Thursday, 15 September 2011


Question: Do you see filmmakers lining up to make art house movies tracking Gareth Barry in hyperreal close-up through a full game and in real time? Or Lee Cattermole? No. Exactly. Of course you don’t. 

Famous as the eponymous hero of Zidane: A Twenty-First Century Portrait, Zinedine Zidane was simply iconic, regal; a Le Pen-fucking time-and-space bender with undoubtedly football’s greatest ever tonsure / widow’s peak combination, hairlines that were more or less a brand (if any of the galácticos had the surname to carry off a luxury cologne, it wasn’t Leytonstone’s finest). That said, brand ‘ambassadors’ tend to be tabulae rasae: empty, neutral sites for the projection of whatever ‘values’ the corporation wishes the consumer to swallow (as opposed to spit). Zidane, however, was no vacuous billboard, his face no blank canvas; it was always supersaturated with meaning, but such meaning as was still somehow beguilingly inscrutable, hidden in plain sight behind a persona that we all thought we knew. 

For all the epochal highlights (and lowlights) of his CV – the Champions League-winning Glasgow swinger and that swansong Glasgow kiss; the World Cup-winning headed brace; the jeers of Algerian fans; the bum-squeaking penalties despatched with sang-froid (or warm vomitus) – the overall impression left by Zidane was less the result of details than a vague and almost impressionistic cine-reel flickering of the flourishes of a quite extraordinary stylist; so extraordinary, in fact, that I bet you don’t know anyone who has ever said “Zidane? Overrated,” or not exhaled in something like reverential awe at the merest mention of his name. 

With his narrow eyes and five o’clock shadow, head bowed and brow furrowed, Zidane always seemed to me like a character from a spaghetti western: brooding, taciturn (as is often the case with people whose primary mode of self-expression is non-verbal), intense, always compelling, getting the job done in a way that made the near-impossible seem workaday. This whole minimal maximalism was perhaps most readily discernible in the sparse economy (yet high yield) of his movement: languid and languorous, propelled by calves as supply sinewy as virgin bamboo, practically impossible to knock down, gobbling passes hit at all heights and speeds, a player whose sporadic yet deadly bursts of influence in a game demanded soundtracking by Ry Cooder slide guitar textures, à la Paris, Texas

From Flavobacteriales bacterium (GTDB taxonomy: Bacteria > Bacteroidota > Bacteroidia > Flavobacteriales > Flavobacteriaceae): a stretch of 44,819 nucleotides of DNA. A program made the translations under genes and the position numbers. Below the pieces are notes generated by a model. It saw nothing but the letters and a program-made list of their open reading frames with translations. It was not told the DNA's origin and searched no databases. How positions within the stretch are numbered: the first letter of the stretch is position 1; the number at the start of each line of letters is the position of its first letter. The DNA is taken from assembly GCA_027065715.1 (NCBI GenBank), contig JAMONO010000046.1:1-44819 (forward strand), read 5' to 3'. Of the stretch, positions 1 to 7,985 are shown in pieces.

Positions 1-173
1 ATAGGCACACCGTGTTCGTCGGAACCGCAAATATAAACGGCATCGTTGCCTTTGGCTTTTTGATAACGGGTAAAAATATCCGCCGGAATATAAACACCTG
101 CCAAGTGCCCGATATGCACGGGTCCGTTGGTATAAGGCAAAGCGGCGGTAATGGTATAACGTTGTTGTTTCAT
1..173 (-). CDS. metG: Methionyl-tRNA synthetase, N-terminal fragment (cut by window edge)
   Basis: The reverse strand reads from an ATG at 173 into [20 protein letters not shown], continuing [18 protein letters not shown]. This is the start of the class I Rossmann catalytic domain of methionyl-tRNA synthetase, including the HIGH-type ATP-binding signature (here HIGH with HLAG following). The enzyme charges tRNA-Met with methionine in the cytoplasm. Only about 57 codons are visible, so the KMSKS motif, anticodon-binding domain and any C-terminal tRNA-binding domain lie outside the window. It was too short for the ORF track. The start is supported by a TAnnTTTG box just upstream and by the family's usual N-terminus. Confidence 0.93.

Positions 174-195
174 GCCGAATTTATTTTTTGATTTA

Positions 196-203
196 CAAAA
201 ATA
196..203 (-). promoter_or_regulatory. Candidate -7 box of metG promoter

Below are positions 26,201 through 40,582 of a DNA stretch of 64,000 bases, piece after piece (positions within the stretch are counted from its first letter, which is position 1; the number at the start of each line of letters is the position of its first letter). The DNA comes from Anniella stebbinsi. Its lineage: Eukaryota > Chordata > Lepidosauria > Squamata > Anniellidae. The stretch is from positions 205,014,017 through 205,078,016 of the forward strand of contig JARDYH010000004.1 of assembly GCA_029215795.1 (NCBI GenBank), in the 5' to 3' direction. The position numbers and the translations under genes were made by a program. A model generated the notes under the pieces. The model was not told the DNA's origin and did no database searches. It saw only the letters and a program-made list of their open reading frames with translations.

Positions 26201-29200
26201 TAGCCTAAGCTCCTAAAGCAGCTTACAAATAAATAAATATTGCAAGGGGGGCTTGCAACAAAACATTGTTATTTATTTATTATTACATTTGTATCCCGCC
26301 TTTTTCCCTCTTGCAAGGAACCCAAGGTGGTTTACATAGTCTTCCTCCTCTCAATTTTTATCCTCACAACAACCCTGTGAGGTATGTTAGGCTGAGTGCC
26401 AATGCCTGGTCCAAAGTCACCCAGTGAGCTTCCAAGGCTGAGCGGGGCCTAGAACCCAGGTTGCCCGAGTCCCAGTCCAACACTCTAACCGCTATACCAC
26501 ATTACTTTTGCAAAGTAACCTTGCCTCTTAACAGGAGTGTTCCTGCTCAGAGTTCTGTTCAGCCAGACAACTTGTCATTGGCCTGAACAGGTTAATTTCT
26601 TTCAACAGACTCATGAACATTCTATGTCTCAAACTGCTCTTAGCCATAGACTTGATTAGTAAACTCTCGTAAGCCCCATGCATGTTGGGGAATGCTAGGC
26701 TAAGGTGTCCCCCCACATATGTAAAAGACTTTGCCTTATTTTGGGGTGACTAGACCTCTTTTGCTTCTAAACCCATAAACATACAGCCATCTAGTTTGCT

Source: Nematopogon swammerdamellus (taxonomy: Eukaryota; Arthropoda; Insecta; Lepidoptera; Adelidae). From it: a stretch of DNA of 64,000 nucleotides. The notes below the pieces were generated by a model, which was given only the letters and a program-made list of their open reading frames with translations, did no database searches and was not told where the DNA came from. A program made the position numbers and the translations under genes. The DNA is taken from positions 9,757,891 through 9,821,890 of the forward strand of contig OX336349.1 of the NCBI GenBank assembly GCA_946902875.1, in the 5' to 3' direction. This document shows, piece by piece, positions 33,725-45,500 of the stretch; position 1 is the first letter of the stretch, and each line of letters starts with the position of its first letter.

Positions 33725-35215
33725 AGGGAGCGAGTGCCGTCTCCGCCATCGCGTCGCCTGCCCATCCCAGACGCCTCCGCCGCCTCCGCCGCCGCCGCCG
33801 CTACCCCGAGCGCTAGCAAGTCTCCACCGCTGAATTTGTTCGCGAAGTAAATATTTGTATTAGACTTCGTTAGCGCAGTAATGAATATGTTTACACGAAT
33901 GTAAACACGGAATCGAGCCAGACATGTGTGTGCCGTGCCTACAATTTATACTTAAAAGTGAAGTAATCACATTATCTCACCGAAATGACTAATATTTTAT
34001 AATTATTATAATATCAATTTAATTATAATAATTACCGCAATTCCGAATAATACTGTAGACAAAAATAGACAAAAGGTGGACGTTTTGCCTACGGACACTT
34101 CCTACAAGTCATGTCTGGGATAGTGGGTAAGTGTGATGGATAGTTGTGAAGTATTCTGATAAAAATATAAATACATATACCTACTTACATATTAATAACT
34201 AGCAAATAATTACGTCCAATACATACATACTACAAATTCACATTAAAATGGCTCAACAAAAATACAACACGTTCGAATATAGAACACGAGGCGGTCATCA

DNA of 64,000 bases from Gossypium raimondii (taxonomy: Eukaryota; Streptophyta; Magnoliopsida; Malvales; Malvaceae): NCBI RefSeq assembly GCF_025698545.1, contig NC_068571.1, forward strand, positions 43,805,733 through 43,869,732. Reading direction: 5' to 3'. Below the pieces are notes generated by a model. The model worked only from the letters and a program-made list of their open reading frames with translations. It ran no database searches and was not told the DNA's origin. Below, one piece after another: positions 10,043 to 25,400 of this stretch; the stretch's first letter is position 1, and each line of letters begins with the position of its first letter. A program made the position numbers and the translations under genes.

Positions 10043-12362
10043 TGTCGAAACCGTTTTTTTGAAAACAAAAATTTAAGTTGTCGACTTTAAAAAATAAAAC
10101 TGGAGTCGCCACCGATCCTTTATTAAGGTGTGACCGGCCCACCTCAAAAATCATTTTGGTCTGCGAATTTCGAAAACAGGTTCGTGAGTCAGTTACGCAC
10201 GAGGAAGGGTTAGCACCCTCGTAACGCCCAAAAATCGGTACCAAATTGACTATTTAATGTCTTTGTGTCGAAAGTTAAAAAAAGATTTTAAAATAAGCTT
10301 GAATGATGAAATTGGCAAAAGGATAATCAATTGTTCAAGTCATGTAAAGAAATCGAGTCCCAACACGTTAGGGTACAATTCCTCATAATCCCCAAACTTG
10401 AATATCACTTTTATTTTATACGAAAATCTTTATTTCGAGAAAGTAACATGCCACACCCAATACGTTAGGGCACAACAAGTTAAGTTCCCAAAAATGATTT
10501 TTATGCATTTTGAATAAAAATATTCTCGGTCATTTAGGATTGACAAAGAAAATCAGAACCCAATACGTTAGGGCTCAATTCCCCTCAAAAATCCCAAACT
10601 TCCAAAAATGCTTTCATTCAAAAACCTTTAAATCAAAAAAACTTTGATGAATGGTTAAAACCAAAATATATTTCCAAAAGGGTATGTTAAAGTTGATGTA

Perhaps this image of a spaghetti western persona was understandable given that it was against the dusty backdrop of Marseille’s tough Le Castellane banlieue and its tenements that Zizou’s singularly graceful yet muscular style was formed. Certainly, his astonishing elastic-limbed control, pulling the ball from the air as does a chameleon a fly (whence ‘languid’ and ‘languorous’, words that ought to derive from the Latin for tongue), and mind-boggling range of nonchalant, two-footed, utterly deadweight passing – the two touchstones of his genius according to his most illustrious forebear in Les Bleus’ number 10 shirt, Platini – were honed over hours of ball-hogging among the Algerian ex-pats in the squares of those brutalist tower blocks. Zidane, simply, was the five-a-side player nonpareil, as a famous YouTube clip evidences. 

Having said all that, there is still that big-pitch, big-stage CV and its three World Footballer of the Year awards (a record equalled only by Brazil’s Ronaldo) to consider: four years of sorcery apprenticeship at both Cannes and Bordeaux, then five years running the fucking show for La Vecchia Signora, before becoming the second galáctico to join Florentino Perez’s circus at Real Madrid, flashes of Zizou genius illuminating an otherwise flabby and torpid period for the club (notwithstanding the madrileño Holy Grail of centenary year European Cup success) as a distinctly top-heavy dressing-room dynamic, leading indirectly to midfield lynchpin Claude Makelele’s departure, thereafter failed to steel itself for the long haul of a La Liga campaign.